The Content Marketing Secrets You Can Learn From Bahubali

Everybody knows this unsolved mystery of 2015: Why Katappa Killed Bahubali. It still occupies the mindspace of all those readers who have seen this epic movie Bahubali. In the climax, Katappa, the most loyal soldier of Mahismati kingdom, was seen killing Bahubali, the good heart king of the state.


It shocked audiences in theatres. They had never seen such kind of climax. What can our fellow content marketers/ marketers can learn from this grand epic. Before we discuss it in detail, lets take another example related to this movie. Below is a headline related to this epic movie that appeared on the

“There are grave doubts over Katappa’s involvement in Bahubali’s murder, says P Chidambaram”

Do you know how many times the above piece of (fake) news was shared?
Staggering 4800 times in just 2 days!It means the number of clicks and impressions on the story would be much higher as those who all read the article did not choose to share the story.

Have you ever given a thought why this piece of news or content became viral. What it has that others don’t have. What are the basic ingredients that make a story an epic? Why some films like Bahubali suddenly hits the screen without any marketing and it becomes a rage.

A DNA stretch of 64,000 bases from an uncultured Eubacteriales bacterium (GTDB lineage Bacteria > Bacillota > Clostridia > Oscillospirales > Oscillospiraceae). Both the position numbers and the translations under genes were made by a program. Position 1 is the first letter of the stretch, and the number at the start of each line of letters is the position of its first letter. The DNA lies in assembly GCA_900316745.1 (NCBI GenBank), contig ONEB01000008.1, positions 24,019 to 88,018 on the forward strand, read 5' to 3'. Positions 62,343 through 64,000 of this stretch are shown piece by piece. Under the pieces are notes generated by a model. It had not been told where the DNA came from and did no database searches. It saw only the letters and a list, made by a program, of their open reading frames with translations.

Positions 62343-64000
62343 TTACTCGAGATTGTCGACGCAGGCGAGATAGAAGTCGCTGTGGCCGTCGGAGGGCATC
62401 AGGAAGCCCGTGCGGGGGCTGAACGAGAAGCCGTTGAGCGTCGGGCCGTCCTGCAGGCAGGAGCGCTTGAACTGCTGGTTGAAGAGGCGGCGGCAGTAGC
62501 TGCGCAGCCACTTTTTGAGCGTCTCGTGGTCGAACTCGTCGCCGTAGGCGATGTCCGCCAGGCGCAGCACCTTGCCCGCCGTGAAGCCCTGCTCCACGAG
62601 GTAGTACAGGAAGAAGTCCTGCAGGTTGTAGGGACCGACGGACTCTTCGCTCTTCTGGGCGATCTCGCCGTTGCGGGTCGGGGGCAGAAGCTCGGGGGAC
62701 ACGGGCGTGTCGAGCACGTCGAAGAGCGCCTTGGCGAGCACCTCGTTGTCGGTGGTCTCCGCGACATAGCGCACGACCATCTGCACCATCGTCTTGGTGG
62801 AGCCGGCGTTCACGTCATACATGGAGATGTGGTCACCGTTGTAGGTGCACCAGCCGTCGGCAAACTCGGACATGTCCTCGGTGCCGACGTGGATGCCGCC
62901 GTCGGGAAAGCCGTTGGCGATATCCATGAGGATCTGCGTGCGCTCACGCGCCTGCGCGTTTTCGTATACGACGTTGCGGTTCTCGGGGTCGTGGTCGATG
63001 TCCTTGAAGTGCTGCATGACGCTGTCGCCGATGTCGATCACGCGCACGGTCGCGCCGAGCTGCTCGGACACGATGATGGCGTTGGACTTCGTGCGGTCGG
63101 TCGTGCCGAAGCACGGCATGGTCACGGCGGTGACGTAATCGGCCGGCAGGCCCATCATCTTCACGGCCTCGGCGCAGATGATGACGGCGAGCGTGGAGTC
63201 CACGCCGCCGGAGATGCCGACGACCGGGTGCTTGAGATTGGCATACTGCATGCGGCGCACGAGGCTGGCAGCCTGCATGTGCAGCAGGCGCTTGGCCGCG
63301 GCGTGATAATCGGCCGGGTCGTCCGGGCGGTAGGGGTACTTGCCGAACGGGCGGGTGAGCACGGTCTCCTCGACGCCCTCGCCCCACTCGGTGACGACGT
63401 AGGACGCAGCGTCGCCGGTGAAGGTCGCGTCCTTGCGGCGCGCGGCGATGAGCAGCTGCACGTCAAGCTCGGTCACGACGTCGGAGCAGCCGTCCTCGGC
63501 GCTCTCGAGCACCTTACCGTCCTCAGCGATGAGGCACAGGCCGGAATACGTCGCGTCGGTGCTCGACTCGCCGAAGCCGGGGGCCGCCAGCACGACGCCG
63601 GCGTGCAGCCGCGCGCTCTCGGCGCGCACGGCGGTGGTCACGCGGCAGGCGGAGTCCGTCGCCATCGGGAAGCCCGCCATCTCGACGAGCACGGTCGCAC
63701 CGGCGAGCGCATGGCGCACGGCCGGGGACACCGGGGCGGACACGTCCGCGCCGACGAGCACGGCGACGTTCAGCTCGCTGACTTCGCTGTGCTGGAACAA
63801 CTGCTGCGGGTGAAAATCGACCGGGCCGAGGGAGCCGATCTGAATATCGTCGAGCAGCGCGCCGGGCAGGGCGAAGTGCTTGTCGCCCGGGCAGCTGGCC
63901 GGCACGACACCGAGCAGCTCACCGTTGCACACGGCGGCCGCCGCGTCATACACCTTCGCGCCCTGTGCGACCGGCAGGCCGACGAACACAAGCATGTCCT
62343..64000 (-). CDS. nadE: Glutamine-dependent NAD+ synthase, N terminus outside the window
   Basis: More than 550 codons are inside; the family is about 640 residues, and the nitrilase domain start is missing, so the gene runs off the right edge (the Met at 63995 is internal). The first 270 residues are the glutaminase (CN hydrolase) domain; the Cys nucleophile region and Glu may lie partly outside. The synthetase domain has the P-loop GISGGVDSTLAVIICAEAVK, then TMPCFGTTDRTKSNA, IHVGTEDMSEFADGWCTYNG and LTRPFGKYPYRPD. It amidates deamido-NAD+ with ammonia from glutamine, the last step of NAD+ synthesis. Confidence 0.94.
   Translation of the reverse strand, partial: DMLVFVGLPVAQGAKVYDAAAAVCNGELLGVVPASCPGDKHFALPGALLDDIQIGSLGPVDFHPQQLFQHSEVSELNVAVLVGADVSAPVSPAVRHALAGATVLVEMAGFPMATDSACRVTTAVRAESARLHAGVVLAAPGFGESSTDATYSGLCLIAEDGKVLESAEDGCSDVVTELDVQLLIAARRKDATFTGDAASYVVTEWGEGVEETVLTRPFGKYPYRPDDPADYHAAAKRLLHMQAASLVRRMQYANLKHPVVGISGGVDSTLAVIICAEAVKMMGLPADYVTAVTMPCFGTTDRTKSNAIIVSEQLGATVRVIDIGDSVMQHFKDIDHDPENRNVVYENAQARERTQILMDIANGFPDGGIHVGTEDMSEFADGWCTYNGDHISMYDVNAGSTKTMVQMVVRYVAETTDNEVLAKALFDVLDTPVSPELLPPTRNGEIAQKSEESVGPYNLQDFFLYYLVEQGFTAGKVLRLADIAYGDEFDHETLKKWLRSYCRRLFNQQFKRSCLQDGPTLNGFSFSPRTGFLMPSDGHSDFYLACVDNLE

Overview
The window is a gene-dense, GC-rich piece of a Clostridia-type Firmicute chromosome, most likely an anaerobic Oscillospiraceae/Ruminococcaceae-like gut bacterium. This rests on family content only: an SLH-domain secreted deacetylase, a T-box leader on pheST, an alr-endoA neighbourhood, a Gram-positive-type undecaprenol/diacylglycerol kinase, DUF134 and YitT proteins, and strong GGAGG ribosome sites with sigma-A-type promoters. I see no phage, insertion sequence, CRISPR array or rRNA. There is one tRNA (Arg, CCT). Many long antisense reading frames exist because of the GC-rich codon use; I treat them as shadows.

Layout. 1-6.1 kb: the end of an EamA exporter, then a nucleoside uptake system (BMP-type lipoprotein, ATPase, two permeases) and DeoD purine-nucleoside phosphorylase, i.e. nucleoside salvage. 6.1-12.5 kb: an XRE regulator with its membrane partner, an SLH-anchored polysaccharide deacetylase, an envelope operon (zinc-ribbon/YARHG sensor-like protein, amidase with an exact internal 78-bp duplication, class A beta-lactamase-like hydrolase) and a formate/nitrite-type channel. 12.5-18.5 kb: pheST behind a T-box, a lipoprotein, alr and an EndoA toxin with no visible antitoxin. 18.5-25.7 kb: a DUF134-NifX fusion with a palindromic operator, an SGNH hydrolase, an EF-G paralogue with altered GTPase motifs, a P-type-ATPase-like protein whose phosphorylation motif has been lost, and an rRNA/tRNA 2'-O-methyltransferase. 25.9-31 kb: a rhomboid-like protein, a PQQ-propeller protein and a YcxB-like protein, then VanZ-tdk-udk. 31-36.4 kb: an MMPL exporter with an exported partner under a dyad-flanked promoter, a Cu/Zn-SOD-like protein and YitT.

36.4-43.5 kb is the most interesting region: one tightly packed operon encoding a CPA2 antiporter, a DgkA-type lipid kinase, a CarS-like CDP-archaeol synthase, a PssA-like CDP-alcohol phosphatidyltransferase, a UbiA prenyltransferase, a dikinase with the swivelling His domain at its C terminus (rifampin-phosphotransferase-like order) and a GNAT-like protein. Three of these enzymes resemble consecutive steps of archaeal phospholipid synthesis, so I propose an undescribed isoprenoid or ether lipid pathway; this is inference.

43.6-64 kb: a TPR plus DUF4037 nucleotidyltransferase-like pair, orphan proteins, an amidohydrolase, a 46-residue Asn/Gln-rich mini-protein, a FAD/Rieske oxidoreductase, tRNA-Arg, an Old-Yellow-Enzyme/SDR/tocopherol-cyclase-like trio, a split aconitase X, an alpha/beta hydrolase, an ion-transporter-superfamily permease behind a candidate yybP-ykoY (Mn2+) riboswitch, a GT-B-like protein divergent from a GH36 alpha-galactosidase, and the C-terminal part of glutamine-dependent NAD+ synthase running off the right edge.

Deciphering this secret is important for startups that don’t have sufficient budget for content promotion. They can do it any way with a little budget as well if they have an intuitive understanding of what can work and what can’t.

This is true for any advertisement, fiction, theatre, movie or news article or video. There are certainly something very common in Mahabharata, Bahubali, 3-Idiots and Ganganam video. All of these are great pieces of viral content. We have tried to understand this phenomenon scientifically. This is one of the biggest riddles of content marketers.

Is it possible to replicate this kind of results with a predictable process? Is there any science behind the psyche that makes your content viral?

Both marketers and scientists have tried to find out the solution to this eternal question: What’s that compelling reason that provokes people to click the share button. It’s a herculean effort for many people anyway. People are by nature lazy and they won’t make any extra effort to increase their headache. So they won’t respond to your‘click to tweet’, won’t subscribe to your email subscription forms or won’t make any kind of ‘extra’ effort that helps pushy marketers.

Marketing expert Seth Godin says, “Ideas that spread, win.” The contrary is also true. Ideas that don’t spread die. But what it is that provokes people to spread the idea.

Newton’s first Law of motion offers some clue about it: